Chapter 7 – Page D

How Your Secured Debts Are Treated
If you’ve pledged property as collateral for a loan, the loan is called a secured debt. The most common examples of collateral are houses and automobiles. If you’re behind on your payments, the creditor can ask to have the automatic stay lifted in order to repossess or foreclose on the property. However, if you are current on your payments, you can keep the property and keep making payments as before — unless you have enough equity in the property to justify its sale by the trustee.

If a creditor has recorded a lien against your property without your consent (for example, because the creditor obtained a court judgment against you), that debt is also secured. You may be able to wipe out the lien in bankruptcy.

The Bankruptcy Discharge
At the end of the bankruptcy process, all of your debts are wiped out (discharged) by the court, except:

  • debts that automatically survive bankruptcy, unless the court rules otherwise (for example, child support, some tax debts, student loans, and some debts incurred due to the intoxicated use of a motor vehicle), and
  • debts that the court has declared nondischargeable because the creditor objected (for example, debts incurred by your fraud, larceny, embezzlement, or malicious acts).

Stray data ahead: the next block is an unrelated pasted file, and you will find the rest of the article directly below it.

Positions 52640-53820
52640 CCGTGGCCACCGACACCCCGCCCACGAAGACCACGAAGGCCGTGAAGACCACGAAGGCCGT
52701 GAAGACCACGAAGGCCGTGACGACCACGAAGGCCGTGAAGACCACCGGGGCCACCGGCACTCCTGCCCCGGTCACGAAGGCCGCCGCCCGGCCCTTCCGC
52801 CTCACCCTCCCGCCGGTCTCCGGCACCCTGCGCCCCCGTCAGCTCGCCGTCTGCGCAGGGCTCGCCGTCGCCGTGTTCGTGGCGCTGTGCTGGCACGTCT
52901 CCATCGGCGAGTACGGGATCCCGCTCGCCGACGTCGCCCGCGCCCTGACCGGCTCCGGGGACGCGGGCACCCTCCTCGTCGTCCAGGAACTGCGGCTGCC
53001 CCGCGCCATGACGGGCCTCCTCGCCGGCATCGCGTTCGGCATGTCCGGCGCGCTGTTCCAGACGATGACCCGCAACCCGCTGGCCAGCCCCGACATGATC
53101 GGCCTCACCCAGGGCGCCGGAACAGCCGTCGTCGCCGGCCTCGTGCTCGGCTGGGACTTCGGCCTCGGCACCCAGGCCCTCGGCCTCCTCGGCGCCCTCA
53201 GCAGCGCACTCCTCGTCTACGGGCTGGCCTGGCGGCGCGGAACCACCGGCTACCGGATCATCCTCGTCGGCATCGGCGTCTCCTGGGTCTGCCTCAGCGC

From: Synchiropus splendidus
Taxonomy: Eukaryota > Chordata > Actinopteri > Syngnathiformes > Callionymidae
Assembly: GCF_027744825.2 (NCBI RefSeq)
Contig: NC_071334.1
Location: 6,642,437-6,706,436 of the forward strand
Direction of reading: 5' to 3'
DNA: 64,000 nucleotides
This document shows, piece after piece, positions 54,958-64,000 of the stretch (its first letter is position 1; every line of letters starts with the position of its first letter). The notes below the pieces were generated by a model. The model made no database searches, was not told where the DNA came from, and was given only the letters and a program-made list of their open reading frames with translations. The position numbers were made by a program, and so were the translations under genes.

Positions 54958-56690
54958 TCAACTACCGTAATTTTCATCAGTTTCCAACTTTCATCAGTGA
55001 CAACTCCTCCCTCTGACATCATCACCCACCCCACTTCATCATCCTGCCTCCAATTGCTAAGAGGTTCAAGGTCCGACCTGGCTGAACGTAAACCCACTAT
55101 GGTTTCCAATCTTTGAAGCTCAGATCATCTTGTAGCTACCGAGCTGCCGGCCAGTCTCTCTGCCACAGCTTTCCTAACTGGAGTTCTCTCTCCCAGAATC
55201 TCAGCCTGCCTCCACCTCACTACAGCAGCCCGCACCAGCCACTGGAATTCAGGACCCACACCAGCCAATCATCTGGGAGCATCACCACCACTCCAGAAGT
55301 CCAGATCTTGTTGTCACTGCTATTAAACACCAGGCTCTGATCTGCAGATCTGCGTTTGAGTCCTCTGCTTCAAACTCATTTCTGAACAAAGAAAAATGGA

After Bankruptcy
Once you receive your bankruptcy discharge, you no longer legally owe your creditors for any discharged debts. You can resume your economic life without court supervision, except you must tell the court if you receive (or become eligible to receive) an inheritance, insurance proceeds, or proceeds from a divorce settlement within 180 days of the date you originally filed your papers.

You can start rebuilding your credit, but it will take around two years before you can get decent interest rates on major purchases involving a mortgage or car loan. You can’t file for Chapter 7 bankruptcy again for another eight years from the date of your filing.

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